Boating Tips


Posted 4/28/2010

A car's transmission and gears help its engine run within its most efficient rpm range at any speed, therefore putting less pressure on the engine and requiring a lower viscosity oil.  Because outboard engines do not have transmissions, it is not unusual for an outboard to turn over 5500 rpm at top speed. The extreme pressure endured by outboard engines causes more friction and therefore outboards require specialized, heavy viscosity oil for maximum protection.  Choosing an oil not recommended by the outboard manufacturer can make a huge difference in the proper lubrication of the outboard and can ultimately result in damage to the engine.

Here's a situation that happens more often than we would like. A customer invests thousands of dollars in a new outboard, then puts generic oil of questionable origin from some discount store in the engine. Before long, that customer is usually crying the blues when the powerhead fails because of inadequate lubrication.

Does it really matter what oil you use in your outboard? Well… yes, it really does. You wouldn't put cooking oil from the kitchen in your car, so why on earth would one even consider using anything but high-quality, outboard-specific lubricants in an outboard motor?

At these high rpms, the crankshaft, connecting rods, pistons, camshafts, and dozens of other moving parts can turn the oil to a frothy mix. That's why marine oils contain special anti-foaming agents to help the oil stay in its original liquid state for maximum lubricating protection, no matter how fast the engine is running.

Oilology 101
Outboard oils are certified by the National Marine Manufacturers Association (NMMA®) by undergoing a stringent regimen of scientific evaluations to ensure the oils are up to the task of lubricating the engine, even in the harshest of conditions.

For two-stroke outboards, the NMMA® created a standard called TCW-3® (two cycle water cooled, third revision of certification requirements). Here is a brief excerpt from the NMMA's TCW-3® Two Stroke Oil Certification Program paper:

"The tests include varied bench tests for fluidity, lubricity, viscosity, etc., plus the oil must meet minimum ring sticking and carbon build up on pistons in engine tests."

With the proliferation of four-stroke outboards, the NMMA® kept pace with the industry, issuing the FW-C® (four cycle water cooled) standard for oils that passed grueling aeration, foaming, viscosity, filter-clogging tests, as well as exhibiting excellent anti-corrosion properties.

Automotive vs. Outboard Oils
Automobile and four-stroke outboard engines have vastly different operating parameters; therefore, they each require oils to meet their needs.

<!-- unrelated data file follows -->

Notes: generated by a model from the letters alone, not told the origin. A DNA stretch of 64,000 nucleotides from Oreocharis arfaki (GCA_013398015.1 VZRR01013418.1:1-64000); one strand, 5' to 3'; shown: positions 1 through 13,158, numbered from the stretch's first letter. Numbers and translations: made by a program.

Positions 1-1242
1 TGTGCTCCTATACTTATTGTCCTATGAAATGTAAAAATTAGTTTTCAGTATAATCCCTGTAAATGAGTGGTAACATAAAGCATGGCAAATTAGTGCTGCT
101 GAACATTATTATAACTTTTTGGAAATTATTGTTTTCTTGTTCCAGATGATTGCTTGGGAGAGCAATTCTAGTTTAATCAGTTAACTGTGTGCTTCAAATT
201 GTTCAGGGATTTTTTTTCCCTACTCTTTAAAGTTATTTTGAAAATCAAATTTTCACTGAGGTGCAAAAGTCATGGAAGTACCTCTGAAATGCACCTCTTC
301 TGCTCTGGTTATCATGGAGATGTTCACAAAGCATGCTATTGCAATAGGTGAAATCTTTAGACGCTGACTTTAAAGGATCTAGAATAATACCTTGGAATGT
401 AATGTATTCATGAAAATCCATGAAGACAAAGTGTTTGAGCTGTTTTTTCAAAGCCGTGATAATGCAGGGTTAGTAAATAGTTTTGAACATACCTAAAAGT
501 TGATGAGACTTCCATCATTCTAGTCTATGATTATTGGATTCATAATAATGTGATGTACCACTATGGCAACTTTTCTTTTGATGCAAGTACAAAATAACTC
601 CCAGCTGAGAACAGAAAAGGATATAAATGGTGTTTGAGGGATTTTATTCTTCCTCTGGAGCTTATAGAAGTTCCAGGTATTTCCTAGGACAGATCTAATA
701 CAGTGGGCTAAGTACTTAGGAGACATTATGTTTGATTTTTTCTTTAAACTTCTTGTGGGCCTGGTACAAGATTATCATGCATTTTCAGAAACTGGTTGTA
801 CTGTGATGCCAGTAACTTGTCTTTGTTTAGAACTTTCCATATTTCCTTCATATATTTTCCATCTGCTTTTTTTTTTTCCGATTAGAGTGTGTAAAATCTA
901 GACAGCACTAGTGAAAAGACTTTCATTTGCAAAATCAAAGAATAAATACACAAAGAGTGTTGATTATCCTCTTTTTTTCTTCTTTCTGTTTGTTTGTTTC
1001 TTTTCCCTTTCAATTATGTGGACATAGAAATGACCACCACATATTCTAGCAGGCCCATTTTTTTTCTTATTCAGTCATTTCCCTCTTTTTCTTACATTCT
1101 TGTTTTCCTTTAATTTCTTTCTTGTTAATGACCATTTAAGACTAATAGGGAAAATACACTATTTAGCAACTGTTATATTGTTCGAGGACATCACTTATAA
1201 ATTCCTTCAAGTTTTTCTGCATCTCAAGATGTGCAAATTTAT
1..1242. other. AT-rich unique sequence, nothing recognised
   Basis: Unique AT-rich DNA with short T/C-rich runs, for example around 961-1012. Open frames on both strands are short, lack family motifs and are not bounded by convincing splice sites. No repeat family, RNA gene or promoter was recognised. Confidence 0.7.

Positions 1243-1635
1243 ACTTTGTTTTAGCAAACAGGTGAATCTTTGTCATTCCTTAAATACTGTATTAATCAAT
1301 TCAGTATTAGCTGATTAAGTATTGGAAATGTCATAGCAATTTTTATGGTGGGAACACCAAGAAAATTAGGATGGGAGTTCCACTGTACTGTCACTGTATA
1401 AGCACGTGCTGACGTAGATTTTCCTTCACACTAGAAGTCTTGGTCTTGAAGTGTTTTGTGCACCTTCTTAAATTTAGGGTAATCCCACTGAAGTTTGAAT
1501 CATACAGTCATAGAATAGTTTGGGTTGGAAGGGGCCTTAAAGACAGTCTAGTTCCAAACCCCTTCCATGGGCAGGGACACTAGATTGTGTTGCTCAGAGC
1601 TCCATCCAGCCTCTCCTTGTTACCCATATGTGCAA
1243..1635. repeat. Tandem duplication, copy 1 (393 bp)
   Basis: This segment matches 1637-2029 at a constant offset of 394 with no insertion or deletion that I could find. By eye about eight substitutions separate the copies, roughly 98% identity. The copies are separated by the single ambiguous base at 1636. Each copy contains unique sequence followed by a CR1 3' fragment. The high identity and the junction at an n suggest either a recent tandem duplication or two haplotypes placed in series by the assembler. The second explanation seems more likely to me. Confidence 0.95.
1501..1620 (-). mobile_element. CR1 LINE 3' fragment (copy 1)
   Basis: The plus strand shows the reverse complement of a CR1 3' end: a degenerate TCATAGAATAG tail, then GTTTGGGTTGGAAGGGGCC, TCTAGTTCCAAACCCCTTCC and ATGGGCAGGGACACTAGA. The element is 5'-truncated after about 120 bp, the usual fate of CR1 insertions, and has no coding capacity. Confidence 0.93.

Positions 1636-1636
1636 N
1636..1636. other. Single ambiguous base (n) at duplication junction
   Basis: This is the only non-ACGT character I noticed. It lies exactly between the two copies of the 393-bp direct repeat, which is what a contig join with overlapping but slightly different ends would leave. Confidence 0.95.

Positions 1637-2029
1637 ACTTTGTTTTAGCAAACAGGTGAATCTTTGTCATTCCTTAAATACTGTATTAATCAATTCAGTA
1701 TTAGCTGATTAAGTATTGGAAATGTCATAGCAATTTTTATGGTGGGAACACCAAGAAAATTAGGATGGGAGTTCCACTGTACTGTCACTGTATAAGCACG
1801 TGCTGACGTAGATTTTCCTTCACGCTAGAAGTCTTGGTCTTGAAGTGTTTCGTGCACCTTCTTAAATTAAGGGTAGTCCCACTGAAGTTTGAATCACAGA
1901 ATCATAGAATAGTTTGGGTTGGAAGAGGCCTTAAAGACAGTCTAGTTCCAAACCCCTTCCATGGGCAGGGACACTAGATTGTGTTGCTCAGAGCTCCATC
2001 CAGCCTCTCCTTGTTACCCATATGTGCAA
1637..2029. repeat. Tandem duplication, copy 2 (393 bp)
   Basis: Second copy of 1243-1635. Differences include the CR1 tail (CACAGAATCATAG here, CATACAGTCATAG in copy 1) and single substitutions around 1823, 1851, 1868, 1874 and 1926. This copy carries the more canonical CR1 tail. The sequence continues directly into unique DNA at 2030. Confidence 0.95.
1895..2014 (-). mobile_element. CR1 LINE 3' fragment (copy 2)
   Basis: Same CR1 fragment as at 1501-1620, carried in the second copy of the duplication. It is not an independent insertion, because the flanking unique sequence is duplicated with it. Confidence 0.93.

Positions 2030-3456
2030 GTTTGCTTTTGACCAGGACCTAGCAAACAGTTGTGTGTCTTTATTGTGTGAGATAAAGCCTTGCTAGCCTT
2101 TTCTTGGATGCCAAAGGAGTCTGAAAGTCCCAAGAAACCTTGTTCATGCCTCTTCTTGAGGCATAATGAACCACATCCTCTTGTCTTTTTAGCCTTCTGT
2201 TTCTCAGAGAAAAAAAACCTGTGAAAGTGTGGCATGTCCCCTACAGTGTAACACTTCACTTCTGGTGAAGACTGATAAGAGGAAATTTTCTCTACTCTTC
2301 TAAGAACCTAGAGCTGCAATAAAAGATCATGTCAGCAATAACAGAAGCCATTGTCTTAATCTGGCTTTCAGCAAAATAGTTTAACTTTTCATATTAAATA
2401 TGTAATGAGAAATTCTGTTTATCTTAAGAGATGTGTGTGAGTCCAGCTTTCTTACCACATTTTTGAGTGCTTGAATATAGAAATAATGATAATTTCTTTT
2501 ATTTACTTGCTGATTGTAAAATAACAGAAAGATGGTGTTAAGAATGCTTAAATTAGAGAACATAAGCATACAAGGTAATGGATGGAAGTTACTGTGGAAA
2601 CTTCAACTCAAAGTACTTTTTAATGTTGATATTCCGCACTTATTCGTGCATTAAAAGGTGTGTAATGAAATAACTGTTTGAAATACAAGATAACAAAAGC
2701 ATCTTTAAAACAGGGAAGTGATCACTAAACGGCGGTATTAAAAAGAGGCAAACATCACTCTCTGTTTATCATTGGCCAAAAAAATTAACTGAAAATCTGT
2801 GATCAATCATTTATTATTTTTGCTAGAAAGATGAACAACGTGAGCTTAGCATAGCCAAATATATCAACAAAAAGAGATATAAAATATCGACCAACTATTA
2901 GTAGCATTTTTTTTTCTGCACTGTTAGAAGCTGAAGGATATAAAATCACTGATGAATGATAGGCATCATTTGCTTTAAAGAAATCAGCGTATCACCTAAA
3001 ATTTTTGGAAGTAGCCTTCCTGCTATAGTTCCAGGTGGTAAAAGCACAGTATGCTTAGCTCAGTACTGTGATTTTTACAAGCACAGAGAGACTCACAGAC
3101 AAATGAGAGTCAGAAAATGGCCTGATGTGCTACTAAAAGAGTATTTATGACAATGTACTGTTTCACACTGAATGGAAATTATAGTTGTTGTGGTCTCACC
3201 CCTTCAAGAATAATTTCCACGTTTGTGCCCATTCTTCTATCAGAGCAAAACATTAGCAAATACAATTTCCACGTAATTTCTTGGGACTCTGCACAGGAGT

Cars have transmissions with multiple gears to help the engine run in its most efficient rpm range – it's not unusual to be cruising down the highway at 70 mph at around 2000 rpm. In addition, increasing demand for maximum fuel economy has led to a trend in very thin (low viscosity) automotive oils to reduce friction on the engine's internal components.

Outboard engines don't have transmissions, so when you put the shifter in gear and push down on the throttle, the engine is under a tremendous load – like trying to drive a car up Pike's Peak in the highest gear. And because outboards lack transmissions, it's not unusual for the engine to be turning over 5500 rpm at top speed – a huge difference when compared to a car.

Outboard engines are boat powerplants. Boats are operated in water, subjecting the outboards to moisture (directly or indirectly) that can get into the oil. Corrosion inhibitors and other additives in marine oils aid in preventing rust and make sure the oil maintains its ability to adequately lubricate the powerhead.

Two-Stroke Oils
TCW-3® oils take care of the unique needs of the two-stroke outboard by (obviously) offering great lubrication, reduce piston rings from sticking and carbon build-up in the combustion chamber, and are mixed to burn cleaner to prevent fouling spark plugs, while lowering exhaust emissions in the process.

C'mon, Oil is Oil – Does it 
Really Matter Which Marine Oil I Use?
The engineers who design outboards also play a major role in specifying the oil requirements for the engines, so it only makes sense to use the oil from your engine's manufacturer to ensure your outboard is getting the best lubrication possible.

NMMA® FW-C® and TCW-3® certifications are simply the minimum standards for marine engine oils. Most marine engine manufacturers' engine oils far exceed these minimum standards, because their oils are formulated for their engines and the manufacturers want the outboards they make to provide boaters with years of fun on the water, without the hassles of oil-related engine issues.

Frankly, it's tempting to save a few bucks on off-brand generic oils, but why put your outboard at risk? The difference in price between the engine manufacturer's oil and the stuff you buy at the convenience store won't matter that much when you are faced with the cost of fixing your outboard due to ineffective lubrication.